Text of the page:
By MARSHA MERCER
Chris Wallace’s impertinent question to Michele Bachmann – “Are you a flake?” – landed him in hot water. He apologized both to viewers and to the Republican presidential candidate.
So, OK, let’s stipulate that the question was poorly worded. But the underlying point is worth pursuing.
We are entitled, the saying goes, to our own opinions but not to our own facts. But politicians -- from the president down – have mastered the art of blurring spin and fact. This isn’t new, of course, but the increasingly emotional tenor of our so-called policy debates makes it harder than ever to know straight stuff from fluff.
Fortunately, online tools make it easier to mine for truth. More on that in a minute.
Bachmann, a U.S. representative from Minnesota, is known for shooting from the lip. Wallace, host of “Fox News Sunday,” said, “The rap on you here in Washington is that you have a history of questionable statements, some would say gaffes, ranging from talking about anti-American members of Congress on this show – (to) a couple of months ago, when you suggested that NATO airstrikes had killed up to 30,000 civilians.”
Then he asked the flake question. Bachmann’s parry was quick and spirited.
“Well, I think that would be insulting to say something like that, because I'm a serious person,” she declared.
People can argue whether Wallace was sexist, trying to be provocative for ratings’ sake or had some high-minded journalistic motivation. It doesn’t help his credibility that his network continues to pay Sarah Palin, a potential GOP presidential contender, as a commentator.
At the same time, Bachmann’s full-throated Obama bashing and conservatism make her a tea party favorite. As a presidential candidate, she’s facing scrutiny as never before – from her claim that she and her husband raised 23 foster children -- some of the kids reportedly stayed with them only briefly – to her unusual takes on public policy and history.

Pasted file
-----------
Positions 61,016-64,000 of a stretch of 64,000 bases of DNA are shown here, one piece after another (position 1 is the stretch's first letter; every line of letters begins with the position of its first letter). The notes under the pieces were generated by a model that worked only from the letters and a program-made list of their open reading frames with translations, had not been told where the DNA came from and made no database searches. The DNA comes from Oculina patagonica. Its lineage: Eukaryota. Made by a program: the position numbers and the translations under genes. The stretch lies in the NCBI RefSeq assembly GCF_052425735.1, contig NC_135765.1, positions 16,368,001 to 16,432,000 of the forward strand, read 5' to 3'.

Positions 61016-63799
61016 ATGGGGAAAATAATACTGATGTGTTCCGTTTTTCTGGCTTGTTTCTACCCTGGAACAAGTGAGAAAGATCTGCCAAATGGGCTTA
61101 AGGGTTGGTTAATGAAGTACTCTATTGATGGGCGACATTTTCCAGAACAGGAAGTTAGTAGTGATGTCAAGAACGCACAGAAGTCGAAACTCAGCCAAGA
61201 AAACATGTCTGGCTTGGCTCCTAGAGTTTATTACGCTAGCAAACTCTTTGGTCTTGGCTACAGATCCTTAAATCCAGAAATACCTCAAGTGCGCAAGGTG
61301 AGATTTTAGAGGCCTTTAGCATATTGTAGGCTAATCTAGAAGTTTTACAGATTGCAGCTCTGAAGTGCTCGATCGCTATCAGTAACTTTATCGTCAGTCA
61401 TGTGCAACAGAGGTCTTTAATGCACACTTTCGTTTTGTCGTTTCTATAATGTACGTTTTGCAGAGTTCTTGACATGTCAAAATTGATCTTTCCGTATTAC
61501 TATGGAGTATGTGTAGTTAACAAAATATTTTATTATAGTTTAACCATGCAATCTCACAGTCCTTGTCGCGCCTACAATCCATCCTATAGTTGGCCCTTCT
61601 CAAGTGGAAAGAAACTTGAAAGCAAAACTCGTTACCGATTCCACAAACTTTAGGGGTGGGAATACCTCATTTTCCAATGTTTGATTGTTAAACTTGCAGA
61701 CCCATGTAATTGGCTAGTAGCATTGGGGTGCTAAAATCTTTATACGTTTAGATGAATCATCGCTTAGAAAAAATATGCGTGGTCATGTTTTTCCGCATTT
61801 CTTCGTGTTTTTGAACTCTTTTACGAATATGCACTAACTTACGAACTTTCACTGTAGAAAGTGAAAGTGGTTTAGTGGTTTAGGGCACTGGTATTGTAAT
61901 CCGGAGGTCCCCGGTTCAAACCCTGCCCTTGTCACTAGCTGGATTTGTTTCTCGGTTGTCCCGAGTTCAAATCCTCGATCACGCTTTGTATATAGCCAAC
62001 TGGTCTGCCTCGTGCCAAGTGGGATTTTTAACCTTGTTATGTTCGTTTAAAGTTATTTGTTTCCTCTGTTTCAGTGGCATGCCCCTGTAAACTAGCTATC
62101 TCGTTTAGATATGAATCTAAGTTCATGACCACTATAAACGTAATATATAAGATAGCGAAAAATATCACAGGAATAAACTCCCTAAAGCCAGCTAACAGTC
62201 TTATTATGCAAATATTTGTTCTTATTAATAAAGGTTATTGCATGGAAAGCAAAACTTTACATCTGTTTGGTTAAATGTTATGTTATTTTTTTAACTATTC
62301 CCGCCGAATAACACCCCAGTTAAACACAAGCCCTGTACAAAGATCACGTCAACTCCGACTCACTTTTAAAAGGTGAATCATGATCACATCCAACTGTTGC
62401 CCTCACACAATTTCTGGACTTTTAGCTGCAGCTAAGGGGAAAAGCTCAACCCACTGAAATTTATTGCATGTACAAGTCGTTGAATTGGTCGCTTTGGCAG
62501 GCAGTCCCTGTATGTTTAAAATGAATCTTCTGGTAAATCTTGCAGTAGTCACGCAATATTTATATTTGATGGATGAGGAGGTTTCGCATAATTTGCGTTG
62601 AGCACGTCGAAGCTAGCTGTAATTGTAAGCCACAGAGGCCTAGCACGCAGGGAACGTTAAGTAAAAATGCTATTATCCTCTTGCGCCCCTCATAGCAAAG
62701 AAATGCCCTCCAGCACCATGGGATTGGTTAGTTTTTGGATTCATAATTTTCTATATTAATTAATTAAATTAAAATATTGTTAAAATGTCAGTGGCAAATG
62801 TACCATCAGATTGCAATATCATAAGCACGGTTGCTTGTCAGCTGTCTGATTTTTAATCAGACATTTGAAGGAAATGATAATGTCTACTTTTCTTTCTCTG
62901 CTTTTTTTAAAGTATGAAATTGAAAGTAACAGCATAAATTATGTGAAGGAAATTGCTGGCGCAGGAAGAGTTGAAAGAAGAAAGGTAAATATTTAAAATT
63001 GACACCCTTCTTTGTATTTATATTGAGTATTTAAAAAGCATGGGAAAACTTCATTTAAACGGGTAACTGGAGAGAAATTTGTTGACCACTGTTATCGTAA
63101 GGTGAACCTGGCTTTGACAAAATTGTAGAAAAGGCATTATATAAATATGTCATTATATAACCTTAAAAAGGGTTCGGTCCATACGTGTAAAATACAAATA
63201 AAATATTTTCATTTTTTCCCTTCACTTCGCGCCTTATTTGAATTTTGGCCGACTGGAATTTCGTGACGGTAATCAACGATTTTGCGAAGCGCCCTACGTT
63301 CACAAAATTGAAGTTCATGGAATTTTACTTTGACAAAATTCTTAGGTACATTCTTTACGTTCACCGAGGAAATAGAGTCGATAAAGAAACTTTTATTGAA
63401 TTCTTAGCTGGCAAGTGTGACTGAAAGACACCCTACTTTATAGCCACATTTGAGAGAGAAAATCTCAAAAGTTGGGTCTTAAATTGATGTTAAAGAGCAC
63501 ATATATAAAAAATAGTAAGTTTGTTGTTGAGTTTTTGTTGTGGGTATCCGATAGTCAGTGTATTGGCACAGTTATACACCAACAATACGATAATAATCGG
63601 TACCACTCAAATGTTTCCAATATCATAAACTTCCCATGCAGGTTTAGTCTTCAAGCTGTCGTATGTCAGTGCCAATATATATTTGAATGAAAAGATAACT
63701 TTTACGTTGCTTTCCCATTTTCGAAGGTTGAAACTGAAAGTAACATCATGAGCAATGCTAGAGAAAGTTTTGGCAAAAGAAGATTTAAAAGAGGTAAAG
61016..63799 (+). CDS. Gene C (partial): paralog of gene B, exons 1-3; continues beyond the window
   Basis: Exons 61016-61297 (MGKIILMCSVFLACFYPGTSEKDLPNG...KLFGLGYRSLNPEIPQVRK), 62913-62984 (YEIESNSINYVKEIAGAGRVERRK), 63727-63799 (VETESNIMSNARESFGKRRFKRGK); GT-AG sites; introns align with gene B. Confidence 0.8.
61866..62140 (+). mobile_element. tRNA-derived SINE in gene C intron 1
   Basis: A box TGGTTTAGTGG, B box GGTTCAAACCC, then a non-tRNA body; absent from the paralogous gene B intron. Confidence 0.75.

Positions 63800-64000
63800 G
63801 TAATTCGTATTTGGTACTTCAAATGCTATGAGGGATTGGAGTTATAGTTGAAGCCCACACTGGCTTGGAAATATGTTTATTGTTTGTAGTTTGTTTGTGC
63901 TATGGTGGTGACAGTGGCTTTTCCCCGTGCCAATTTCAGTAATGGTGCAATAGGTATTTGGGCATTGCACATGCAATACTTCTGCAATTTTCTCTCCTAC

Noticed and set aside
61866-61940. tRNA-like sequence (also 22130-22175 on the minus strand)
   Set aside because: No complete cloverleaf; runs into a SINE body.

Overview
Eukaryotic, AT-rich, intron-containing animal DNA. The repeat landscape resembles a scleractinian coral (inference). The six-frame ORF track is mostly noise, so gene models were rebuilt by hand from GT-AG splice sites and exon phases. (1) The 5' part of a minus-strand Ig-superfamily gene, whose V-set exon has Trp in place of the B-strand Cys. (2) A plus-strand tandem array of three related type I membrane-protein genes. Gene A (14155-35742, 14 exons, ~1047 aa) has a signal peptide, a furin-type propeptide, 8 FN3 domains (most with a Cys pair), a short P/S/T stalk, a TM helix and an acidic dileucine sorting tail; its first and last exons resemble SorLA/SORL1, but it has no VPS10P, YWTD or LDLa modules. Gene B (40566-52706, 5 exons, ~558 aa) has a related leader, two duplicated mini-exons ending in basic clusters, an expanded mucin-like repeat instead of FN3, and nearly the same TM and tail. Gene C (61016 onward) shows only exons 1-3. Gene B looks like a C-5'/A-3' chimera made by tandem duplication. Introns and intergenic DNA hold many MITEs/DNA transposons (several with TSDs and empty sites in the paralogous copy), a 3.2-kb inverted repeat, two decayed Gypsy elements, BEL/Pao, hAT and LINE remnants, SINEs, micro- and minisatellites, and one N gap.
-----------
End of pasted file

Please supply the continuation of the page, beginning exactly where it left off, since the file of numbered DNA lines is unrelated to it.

Fact-checkers at the Pulitzer Prize-winning Web site PolitiFact.com have analyzed 26 statements by Bachmann since 2009. These are more substantive remarks than whether she said John Quincy Adams for John Adams or got wrong John Wayne’s birthplace. PolitiFact found only one statement of the 26 to be True. One was Mostly True, two Half True, five Barely True, 10 False and seven such whoppers they earned the Pants on Fire designation.
And yet, Bachmann says she’s gaining traction nationally because voters trust her. This says a lot about how angry and disaffected the electorate is.
“They feel like they can trust me because I was very strong when I was in Congress and now the message is, I’m taking that same voice – I’m not changing it – I’m taking it to the White House,” she told the Washington Post this week. “I say what I mean and I mean what I say.”
Well, not exactly.
On CBS’ “Face the Nation” last Sunday, the ever-professional Bob Schieffer also tried to get Bachmann to explain some of her kookier statements. In 2008, she said she was very concerned that Barack Obama may have “anti-America views.”
Is Obama unpatriotic? Schieffer asked. Not at all, Bachmann said. She deflected his other attempts to draw her out. Then he asked if she wished she’d put it differently about Obama.
“Oh, sure there’s a lot of things I wish I would have said differently, of course,” Bachmann said. “But I think the most important thing right now is that we keep the main thing the main thing. And that is, we’ve got to turn the country around because it’s really about the American people. It’s not about us in Washington.”
Nice try, but elections are definitely about politicians. Elections are about choosing who to believe. That’s where robust, nonpartisan fact-checking sites are helpful. PolitiFact, FactCheck.org and the Washington Post’s The Fact Checker blog also put Democratic leaders, including President Obama, to the factual test.
Obama’s news conference this week was fact-checked by The Fact Checker’s Glenn Kessler. He gave Obama two Pinocchios (of a possible four) for statements with significant exaggerations that were misleading.
In one case, Obama repeatedly mentioned closing the tax loophole for corporate jets as a fiscally responsible move. He sometimes pitted the jets against student loans and food safety.
A “potent image,” Kessler said, but in light of the $4 trillion goal, “essentially meaningless.” He noted that the item is so small the White House wouldn’t even provide a savings estimate.
“The president should be careful about veering into Michele Bachmann-like hyperbole,” Kessler wrote.
Whoa. That’s a low bar. Citizens should expect more.
© 2011 Marsha Mercer. All rights reserved.